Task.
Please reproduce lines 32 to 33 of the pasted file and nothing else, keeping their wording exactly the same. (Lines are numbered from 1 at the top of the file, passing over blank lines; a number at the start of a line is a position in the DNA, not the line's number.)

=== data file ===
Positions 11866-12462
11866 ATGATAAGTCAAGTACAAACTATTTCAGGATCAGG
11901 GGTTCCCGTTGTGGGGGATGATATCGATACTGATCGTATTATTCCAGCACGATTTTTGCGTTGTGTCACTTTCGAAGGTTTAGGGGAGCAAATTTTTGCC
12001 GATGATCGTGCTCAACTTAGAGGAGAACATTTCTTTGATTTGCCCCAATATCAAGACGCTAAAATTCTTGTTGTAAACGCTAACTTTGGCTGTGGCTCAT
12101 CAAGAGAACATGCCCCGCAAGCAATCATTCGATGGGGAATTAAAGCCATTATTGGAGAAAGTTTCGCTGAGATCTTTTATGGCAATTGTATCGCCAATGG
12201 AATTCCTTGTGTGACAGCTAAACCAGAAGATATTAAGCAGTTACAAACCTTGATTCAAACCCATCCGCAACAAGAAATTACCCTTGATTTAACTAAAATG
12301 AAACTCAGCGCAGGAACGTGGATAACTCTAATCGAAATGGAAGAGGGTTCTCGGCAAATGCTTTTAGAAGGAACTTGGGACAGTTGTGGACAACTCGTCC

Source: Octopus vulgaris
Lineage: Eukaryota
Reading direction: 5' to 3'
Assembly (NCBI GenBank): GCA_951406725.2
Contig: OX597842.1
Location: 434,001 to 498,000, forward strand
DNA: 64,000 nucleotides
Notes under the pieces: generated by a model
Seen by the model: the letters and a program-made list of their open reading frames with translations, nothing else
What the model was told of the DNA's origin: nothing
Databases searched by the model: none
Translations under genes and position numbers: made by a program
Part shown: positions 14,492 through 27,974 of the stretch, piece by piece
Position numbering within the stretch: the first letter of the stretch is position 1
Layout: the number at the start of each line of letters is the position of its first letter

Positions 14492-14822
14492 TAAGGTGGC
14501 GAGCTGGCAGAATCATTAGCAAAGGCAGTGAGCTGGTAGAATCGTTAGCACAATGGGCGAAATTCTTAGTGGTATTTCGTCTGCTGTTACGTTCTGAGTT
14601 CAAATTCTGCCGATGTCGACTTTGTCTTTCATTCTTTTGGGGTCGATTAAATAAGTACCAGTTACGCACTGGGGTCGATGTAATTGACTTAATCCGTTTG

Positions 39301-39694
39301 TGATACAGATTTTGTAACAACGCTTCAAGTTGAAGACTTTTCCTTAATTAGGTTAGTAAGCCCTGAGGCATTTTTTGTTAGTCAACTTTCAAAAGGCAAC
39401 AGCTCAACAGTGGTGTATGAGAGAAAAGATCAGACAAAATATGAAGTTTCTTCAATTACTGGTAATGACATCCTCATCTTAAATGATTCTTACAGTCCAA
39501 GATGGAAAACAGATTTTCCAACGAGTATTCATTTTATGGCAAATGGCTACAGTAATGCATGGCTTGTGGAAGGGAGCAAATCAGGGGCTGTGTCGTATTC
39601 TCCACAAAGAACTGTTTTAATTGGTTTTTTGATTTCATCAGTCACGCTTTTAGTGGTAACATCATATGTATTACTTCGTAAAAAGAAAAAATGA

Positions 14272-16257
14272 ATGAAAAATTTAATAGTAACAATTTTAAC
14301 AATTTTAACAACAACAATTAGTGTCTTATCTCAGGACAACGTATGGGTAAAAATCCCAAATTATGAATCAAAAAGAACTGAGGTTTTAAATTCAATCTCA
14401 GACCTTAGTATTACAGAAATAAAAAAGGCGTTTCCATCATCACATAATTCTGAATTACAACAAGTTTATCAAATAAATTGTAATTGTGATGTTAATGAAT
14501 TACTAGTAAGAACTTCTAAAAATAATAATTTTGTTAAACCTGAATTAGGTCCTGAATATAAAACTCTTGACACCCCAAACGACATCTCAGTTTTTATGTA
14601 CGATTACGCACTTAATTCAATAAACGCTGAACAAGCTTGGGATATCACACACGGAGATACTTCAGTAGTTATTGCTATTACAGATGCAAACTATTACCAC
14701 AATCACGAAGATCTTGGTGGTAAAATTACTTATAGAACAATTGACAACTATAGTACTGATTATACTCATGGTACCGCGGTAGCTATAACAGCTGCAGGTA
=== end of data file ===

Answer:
Positions 14272-16257
14272 ATGAAAAATTTAATAGTAACAATTTTAAC